Your Game Plan for Watching the World Cup at Work
Around noon ET today, productivity around the country will come to a screeching halt. Why? Because nearly every employee at every American company will suddenly have a “long meeting over lunch” that just couldn’t be rescheduled or a “doctor’s appointment” they need to get to.
In reality, millions of us will be sneaking out of the office to catch USA play Germany in what will probably be one of the most exciting soccer games our country has ever been a part of.
Thankfully, Jürgen Klinsmann, head coach of the U.S. Men’s National Team, thought ahead and created an excuse note for fans to get of work today.
We love this note, but before you go giving it to your boss (or worse, lying to get out of the office) why not try a different approach?
Yep, rather than lie or just sneak away for 90 minutes, why not just approach your manager, tell him or her everyone wants to watch the game, and suggest that the team use it as a bonding opportunity. It’s a great chance for everyone to unwind, step away from the work, enjoy a patriotic moment, and spend some quality time with co-workers. Moments like these don’t come around often, so why not take advantage of them?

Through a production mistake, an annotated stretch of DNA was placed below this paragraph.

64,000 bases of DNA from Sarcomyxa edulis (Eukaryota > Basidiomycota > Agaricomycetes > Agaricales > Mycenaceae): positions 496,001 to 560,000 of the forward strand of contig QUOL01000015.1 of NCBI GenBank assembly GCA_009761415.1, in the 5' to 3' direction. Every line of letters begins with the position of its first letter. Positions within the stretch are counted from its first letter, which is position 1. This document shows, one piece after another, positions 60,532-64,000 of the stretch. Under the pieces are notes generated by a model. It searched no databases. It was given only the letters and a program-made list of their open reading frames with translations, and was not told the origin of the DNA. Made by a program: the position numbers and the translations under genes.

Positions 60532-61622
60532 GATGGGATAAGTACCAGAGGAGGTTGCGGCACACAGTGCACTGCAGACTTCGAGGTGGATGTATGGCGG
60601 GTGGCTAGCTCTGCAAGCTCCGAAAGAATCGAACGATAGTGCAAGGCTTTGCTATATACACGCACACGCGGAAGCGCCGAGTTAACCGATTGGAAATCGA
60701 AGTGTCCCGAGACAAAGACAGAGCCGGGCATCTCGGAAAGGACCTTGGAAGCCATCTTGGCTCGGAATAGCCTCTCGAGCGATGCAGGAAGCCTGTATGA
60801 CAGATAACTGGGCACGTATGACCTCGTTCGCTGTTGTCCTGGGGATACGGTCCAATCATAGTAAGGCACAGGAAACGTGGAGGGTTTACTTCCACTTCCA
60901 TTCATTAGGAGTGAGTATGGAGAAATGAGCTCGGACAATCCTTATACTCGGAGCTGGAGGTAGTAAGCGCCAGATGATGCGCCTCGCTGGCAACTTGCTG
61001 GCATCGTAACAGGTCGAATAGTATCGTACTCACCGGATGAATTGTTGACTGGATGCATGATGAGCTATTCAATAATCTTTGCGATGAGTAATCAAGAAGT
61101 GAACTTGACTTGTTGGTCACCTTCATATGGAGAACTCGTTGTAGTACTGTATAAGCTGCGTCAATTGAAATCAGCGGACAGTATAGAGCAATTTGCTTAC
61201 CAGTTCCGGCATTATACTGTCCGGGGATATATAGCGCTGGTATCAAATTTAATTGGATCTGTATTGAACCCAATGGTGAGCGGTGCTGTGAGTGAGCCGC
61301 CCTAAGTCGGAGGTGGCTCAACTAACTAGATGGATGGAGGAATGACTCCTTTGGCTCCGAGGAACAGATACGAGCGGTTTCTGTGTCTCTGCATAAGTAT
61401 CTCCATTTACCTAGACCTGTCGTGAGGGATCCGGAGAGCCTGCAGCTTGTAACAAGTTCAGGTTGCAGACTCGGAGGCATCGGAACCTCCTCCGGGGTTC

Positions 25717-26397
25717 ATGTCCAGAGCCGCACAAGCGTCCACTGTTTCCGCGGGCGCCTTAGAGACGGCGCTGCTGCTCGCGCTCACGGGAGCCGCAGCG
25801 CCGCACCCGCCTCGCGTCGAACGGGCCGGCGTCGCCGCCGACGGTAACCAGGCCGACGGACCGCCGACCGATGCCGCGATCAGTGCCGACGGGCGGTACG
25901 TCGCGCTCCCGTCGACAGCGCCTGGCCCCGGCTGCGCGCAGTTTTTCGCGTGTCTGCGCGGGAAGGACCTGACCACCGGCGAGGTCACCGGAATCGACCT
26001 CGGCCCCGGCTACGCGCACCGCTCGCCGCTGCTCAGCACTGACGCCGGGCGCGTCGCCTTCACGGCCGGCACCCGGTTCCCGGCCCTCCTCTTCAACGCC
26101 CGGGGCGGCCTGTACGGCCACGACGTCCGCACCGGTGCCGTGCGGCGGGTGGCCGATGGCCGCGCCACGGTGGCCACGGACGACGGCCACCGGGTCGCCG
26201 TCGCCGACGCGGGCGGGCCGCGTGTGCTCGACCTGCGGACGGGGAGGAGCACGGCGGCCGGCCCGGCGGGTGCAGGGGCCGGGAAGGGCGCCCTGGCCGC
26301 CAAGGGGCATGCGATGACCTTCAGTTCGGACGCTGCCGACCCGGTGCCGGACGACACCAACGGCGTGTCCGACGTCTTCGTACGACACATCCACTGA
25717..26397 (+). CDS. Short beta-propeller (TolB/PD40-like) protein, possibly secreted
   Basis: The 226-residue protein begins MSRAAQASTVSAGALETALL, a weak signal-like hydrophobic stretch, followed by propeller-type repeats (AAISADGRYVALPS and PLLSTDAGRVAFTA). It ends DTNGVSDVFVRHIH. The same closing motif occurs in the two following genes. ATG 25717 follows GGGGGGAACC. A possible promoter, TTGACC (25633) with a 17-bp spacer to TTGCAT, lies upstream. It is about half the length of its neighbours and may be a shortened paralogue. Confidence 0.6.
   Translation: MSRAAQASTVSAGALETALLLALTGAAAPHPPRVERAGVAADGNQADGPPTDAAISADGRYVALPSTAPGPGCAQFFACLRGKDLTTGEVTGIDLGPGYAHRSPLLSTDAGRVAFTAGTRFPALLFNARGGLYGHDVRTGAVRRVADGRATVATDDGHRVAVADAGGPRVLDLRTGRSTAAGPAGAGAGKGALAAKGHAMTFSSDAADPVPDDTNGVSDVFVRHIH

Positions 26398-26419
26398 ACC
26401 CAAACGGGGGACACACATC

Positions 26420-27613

Try this: “Everyone would enjoy watching the game, so rather than everyone leaving to go to different places to watch, could we do it as a group? It could be a historic moment, and how cool would it be to experience that together?”
Here at The Muse, we’ll be shutting down our computers for a few minutes, gathering around the TV, and enjoying some beer and pizza. Sure, productivity might slip for the moment, but we’ll all be having fun, enjoying each other’s company, and celebrating together (well, provided USA wins).
We all work hard. We all want to do our jobs well and advance our careers. But it’s also important (and healthy) to step back from the desk and enjoy life—and our office mates—a little bit, too.
Elliott Bell is The Muse's Director of Marketing. He is a graduate of the French Culinary Institute, but opted for start-ups over 16-hour days as a line cook (for the better hours, of course). Previously, Elliott spent 6 years making Seamless.com into a nationally known brand, and 1 month as a culinary assistant on Iron Chef America. When he isn't Musing, he can be found playing tennis, making chicken stock, or understanding the meaning of rap lyrics on rapgenius.com.More from this Author